As we get older, we are more likely to wake up at least two times each night. Here is why it is more difficult to sleep soundly through the night as we age:
Dr. Michael Howell is a sleep expert at the University of Minnesota. Dr. Howell says the networks in our brain cells are denser when we’re younger. It is those denser connections that lead to a more slow-wave, or deep, rest. By about age 30, once our brains are fully developed, those receptions between brain cells become less dense. This makes our rest automatically lighter.
Many people attribute their bad sleep to stress or waking up to go to the bathroom. While stress does make sleeping hard, the process that occurs as we age is much deeper. Also, as we get older, we need to go to the bathroom more during the day therefore we have to go more frequently at night as well.
Dr. Howell also points out that sleep conditions such as insomnia, restless leg syndrome, and sleep apnea are more likely to occur when people are older. He stresses that sleep apnea is more common later in life. This is because the tissues around the upper airway in your throat get looser with age and begin collapsing.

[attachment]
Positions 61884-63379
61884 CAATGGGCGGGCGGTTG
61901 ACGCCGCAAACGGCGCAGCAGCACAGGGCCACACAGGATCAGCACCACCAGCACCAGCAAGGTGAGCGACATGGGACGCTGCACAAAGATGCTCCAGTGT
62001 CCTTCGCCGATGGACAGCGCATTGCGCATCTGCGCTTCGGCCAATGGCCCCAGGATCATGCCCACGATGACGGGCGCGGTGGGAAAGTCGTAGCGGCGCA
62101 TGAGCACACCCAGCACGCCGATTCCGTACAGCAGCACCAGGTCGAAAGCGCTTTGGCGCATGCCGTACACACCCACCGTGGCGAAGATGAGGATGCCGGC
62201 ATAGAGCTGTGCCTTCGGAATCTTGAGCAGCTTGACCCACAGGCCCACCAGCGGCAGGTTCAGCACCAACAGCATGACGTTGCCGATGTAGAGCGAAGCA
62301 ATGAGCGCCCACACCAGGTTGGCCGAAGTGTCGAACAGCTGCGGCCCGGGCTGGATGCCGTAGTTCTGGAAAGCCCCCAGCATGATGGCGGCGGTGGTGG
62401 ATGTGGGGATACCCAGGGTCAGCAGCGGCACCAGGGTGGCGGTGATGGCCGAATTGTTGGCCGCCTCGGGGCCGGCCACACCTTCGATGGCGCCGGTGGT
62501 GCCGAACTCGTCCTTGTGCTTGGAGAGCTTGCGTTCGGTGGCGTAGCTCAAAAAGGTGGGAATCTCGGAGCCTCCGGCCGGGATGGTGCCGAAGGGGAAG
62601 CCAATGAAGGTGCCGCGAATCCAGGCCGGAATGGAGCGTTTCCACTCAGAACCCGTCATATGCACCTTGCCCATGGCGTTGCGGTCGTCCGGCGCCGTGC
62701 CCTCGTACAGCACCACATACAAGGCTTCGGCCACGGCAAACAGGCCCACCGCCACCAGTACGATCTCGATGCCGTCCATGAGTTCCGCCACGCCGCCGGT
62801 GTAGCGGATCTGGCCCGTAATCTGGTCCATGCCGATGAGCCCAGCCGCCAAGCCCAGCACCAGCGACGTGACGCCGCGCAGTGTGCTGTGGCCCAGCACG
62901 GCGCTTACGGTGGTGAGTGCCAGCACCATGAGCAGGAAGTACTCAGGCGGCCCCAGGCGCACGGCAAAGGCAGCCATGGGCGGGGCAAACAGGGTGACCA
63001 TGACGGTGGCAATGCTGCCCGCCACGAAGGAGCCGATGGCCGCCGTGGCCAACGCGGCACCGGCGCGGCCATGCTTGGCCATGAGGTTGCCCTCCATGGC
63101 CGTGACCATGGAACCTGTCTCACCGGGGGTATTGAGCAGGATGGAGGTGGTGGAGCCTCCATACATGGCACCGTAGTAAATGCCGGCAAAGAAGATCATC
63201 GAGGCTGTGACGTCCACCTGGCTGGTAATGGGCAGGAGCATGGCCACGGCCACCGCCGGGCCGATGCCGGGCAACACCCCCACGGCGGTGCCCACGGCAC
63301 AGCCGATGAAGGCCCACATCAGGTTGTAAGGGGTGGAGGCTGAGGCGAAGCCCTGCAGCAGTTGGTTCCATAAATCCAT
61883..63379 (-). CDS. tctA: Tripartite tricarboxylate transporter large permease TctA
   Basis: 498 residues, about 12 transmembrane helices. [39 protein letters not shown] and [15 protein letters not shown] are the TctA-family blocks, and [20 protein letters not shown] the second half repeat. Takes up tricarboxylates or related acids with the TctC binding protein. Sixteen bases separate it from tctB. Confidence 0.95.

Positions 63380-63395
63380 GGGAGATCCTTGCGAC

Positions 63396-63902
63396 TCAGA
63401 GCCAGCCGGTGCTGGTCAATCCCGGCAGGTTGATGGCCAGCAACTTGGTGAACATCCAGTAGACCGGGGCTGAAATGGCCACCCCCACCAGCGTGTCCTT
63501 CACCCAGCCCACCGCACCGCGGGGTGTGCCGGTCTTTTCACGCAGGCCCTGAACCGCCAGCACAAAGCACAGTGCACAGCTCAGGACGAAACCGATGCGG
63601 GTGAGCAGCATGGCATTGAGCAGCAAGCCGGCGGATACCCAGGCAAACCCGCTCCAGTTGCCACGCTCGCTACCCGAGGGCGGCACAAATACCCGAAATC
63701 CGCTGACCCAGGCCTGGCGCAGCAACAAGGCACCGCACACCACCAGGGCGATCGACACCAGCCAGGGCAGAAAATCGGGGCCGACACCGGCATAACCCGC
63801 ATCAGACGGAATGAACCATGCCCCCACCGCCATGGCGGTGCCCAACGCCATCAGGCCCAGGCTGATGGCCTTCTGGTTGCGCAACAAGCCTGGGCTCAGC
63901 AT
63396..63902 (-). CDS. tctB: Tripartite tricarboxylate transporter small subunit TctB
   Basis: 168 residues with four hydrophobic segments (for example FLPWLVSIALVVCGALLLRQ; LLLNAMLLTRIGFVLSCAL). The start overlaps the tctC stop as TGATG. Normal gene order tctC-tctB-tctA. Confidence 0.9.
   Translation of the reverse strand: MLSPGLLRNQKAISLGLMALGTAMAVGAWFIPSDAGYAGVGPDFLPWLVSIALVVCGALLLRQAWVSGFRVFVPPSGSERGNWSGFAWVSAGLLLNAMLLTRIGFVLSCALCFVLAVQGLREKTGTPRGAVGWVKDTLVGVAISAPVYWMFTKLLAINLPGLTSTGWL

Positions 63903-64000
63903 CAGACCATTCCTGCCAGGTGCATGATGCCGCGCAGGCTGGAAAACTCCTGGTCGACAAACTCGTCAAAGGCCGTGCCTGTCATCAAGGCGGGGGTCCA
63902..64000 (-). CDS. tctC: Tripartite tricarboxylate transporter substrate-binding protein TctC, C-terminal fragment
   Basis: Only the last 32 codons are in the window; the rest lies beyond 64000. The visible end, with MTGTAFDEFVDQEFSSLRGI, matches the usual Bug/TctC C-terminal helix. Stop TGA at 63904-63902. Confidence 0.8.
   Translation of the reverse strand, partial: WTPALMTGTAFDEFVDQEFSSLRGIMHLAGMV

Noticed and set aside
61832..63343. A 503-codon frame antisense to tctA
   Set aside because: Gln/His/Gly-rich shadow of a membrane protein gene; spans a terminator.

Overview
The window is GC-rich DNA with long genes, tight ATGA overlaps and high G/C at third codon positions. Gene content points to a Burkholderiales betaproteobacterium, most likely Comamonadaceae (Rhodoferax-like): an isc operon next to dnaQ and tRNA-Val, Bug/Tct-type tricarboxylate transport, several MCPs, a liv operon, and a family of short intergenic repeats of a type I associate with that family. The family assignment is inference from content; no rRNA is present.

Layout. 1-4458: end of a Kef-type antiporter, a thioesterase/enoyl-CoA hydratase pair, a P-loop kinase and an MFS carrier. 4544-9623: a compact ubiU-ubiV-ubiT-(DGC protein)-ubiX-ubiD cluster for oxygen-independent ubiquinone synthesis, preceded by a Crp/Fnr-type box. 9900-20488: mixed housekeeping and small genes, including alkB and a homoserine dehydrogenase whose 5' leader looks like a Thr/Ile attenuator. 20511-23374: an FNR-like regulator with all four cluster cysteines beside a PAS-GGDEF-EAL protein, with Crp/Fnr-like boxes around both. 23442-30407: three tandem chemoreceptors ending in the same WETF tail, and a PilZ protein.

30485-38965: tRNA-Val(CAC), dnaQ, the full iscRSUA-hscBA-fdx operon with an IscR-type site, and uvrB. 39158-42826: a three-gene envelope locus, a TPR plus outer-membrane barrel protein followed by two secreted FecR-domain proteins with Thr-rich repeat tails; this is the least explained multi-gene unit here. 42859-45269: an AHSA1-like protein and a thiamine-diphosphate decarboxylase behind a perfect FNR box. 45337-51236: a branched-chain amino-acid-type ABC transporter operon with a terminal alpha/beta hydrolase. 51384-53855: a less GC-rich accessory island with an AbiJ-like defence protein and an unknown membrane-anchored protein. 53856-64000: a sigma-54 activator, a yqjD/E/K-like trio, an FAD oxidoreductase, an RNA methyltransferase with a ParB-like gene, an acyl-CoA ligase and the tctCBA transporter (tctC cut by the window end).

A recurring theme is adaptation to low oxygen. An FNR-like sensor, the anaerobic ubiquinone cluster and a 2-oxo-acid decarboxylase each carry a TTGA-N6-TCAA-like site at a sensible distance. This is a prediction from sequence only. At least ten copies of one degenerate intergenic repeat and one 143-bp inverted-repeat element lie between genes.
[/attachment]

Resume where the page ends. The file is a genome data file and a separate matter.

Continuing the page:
Finally, he reassures people that it is “perfectly normal for us to go to bed, wake up intermittently every couple hours, spend five minutes awake and fall back to sleep.” However, if there is a constant problem with staying asleep or waking up tired and being excessively drowsy all day, it should be something to check out with a doctor.
If you have been diagnosed with sleep apnea and cannot tolerate CPAP Therapy, find a dentist near you to speak about a dental solution!